The modern camper market has a dizzying array of complex, ornately-finished motorhomes and caravans that try to recreate the comfort of home ... bringing much of the price of that home along with them. But what if you want to get away from all that and just enjoy the outdoors, without remortgaging your house? A tent is still an obvious go-to, but Texas-based Cargo Camp offers a sturdier, four-walled alternative – a big, rugged box trailer simply outfitted with a convertible bed/dinette, plenty of storage space and an available auxiliary screen room. It's everything you need to get out of the city and stay a while, without the bells and whistles emptying your bank account.

We've been seeing a rather steady deluge of fancy, premium-priced caravans that could double as Design Week exhibits, but we've also noticed a discernible move in the opposite direction – dirt-simple trailers with four-figure price tags that provide the barest basics and leave you alone to enjoy the wilderness. No wall-spanning TV, silk or leather trim, or matching stainless steel oven and refrigerator – just four walls and a roof, somewhere to store a cooler and cooking gear, and maybe some extra room for a few fishing rods and folding camp chairs.

Wee Roll offers just that type of camping trailer, and now we see another style from Cargo Camp. Whereas Wee Roll focuses mostly on the exterior structure, leaving the interior more to the customer's imagination, Cargo Camp has spent a little more time structuring out its interior as a camper. And we guess it had to in order to put a stamp on its product, because it starts with an existing cargo trailer – the Continental Cargo V-Series, which brings a 3-in tube steel chassis, leaf spring suspension and plywood construction below an aluminum skin.

Cargo Camp largely leaves the V-Series structure and shell alone, outside of adding camper-specific details like windows and mounting hardware where necessary to support awnings and roof racks.

The bulk of Cargo Camp's work happens on the inside of the box, where it looks to strike a balance between the unrefined bed-in-a-box cargo trailer and more homey teardrop trailers. It separates the interior cabin from the rear doors with a walled-off rear storage area. This isn't the tailgate kitchen you'd see in teardrops and other small trailers – really just a few cabinets, a side shelf and plenty of open space for your gear. Photos show it as a functional indoor/outdoor kitchen space stocked with things like a portable gas grill, big ol' 137-L cooler and coffeemaker.

While the rear storage area falls short of a full camper kitchen, the interior leans a little bit more toward "full-blown caravan," featuring a dual-bench dinette set that easily transforms into a 56 x 84-in (142 x 213-cm) bed when you drop the tabletop down to join the benches together. The 4-foot 11-in (1.5-m) standing height will require most adults to duck down, but if you compare that to the lie-down/sit-up-only sizing of many teardrop trailers, it looks plenty roomy.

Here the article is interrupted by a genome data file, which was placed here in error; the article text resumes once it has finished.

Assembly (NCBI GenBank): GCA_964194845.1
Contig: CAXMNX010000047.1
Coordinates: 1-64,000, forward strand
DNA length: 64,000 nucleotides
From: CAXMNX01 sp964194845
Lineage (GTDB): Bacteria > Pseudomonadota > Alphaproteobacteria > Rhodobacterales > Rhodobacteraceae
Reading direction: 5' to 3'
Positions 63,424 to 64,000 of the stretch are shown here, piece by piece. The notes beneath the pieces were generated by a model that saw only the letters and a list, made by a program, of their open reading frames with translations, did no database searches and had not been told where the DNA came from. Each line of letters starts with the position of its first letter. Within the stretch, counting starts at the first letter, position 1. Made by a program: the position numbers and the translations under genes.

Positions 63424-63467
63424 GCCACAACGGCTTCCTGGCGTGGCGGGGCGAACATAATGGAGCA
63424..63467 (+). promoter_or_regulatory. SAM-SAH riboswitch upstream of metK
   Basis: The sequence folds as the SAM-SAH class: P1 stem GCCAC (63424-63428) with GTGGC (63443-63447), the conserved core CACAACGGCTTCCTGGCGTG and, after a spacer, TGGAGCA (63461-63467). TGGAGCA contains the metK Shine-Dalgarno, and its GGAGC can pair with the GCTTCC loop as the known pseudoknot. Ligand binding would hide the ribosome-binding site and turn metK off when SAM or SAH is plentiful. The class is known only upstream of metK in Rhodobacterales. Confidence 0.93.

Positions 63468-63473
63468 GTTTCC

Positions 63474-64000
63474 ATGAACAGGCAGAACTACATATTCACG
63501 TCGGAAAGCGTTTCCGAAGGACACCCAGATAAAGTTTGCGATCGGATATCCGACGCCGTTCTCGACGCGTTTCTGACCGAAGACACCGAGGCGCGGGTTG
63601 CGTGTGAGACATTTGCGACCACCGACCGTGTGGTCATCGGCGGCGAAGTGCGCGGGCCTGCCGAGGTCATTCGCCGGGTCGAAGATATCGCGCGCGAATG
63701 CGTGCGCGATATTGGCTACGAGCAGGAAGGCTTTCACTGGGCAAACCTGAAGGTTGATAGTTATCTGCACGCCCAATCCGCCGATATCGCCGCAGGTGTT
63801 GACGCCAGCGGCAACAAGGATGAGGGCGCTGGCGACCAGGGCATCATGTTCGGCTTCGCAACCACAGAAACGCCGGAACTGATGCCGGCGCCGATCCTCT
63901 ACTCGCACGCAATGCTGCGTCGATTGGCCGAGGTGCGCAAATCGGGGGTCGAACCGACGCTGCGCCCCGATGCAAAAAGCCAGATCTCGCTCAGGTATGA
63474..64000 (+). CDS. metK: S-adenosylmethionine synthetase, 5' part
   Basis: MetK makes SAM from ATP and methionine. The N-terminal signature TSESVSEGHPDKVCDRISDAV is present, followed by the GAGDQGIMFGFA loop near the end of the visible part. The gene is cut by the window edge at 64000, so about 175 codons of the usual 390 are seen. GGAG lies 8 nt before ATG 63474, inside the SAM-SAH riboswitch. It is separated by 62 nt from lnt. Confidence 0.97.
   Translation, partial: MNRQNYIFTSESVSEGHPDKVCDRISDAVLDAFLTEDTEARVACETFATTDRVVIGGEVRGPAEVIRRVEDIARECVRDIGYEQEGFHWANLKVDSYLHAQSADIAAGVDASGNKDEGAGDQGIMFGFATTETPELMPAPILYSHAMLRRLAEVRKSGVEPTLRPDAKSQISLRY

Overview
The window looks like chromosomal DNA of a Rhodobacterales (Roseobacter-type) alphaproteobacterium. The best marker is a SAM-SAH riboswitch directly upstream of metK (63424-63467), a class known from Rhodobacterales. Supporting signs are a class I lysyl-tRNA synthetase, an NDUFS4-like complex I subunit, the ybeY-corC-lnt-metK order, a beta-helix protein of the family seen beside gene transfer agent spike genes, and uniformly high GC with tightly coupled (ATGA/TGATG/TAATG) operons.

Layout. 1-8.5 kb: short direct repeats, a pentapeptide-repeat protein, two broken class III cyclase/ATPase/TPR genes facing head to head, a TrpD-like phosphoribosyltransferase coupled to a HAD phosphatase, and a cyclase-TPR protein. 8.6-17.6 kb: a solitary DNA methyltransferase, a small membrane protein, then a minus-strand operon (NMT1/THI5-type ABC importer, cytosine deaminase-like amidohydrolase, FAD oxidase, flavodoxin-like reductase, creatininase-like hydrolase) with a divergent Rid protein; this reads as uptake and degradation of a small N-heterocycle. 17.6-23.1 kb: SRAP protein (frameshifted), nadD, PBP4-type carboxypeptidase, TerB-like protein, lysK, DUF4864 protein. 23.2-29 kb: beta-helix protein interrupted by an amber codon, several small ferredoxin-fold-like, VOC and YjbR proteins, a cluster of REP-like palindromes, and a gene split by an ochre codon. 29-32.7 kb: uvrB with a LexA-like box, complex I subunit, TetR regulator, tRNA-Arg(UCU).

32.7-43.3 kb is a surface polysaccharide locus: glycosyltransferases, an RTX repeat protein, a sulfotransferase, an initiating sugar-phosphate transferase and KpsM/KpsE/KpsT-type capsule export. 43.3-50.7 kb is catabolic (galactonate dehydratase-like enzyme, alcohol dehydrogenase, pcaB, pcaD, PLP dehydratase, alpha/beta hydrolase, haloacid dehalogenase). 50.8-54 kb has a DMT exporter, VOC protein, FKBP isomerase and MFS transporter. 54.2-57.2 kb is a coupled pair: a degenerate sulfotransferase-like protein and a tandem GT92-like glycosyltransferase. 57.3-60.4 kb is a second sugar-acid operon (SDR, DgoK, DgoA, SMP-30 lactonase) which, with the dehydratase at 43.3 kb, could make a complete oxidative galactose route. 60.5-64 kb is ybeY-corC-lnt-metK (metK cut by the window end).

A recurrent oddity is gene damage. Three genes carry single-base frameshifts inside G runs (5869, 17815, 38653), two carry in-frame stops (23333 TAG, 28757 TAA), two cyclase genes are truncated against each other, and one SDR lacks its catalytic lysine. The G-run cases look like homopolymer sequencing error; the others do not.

Cargo Camp fills out the cabin's wedge nose with cabinetry that looks like it could work nicely as an entertainment center ... should you decide you want that TV after all. Additional storage is available under the structure of the benches/bed.

Cargo Camp's design is nice in its own right, but we wonder if it isn't missing out on a chunk of its potential market. The beauty of tall, boxy cargo trailer-cum-campers, including those from Wee Roll, is that the large rear doors and open interiors invite owners to haul motorcycles, bikes or other toys before rolling them out at camp and overnighting inside. That's a key advantage of towing around a big box, as opposed to a smaller, sleeker teardrop or mini-camper. But Cargo Camp cuts the interior off from the generously-sized rear double doors, so its trailers are definitely not optimized for toy-hauling.

Cargo Camp trailers come with an insulated ceiling and walls, a 30-amp shore hookup, LED interior lighting, interior outlets and USB ports, and an exterior GFCI outlet. Those who want to use the trailer off-grid can opt in on the available 200-watt solar package with dedicated battery.

The model described above features a 5 x 10-foot (1.5 x 3-m) trailer box and starts at US$8,000. It weighs in at approximately 1,400 lb (635 kg), offering a 1,590-lb (721-kg) payload. The smaller 1,200-lb (544-kg), 5 x 8-foot (1.5 x 2.4-m) box trailer starts at $7,500 with the same layout and features, but a smaller bed and dinette and higher 1,790-lb (812-kg) payload. Both trailers are two-sleepers, though Cargo Camp reckons you can also invite your dog inside the 5 x 10 model.

Along with solar, options available directly from Cargo Camp include the ARB awning and screen room shown in some of the photos, Honda generator package, 78-L ARB fridge/freezer or 137-L roto-molded cooler, air conditioning and heating.

Source: Cargo Camp

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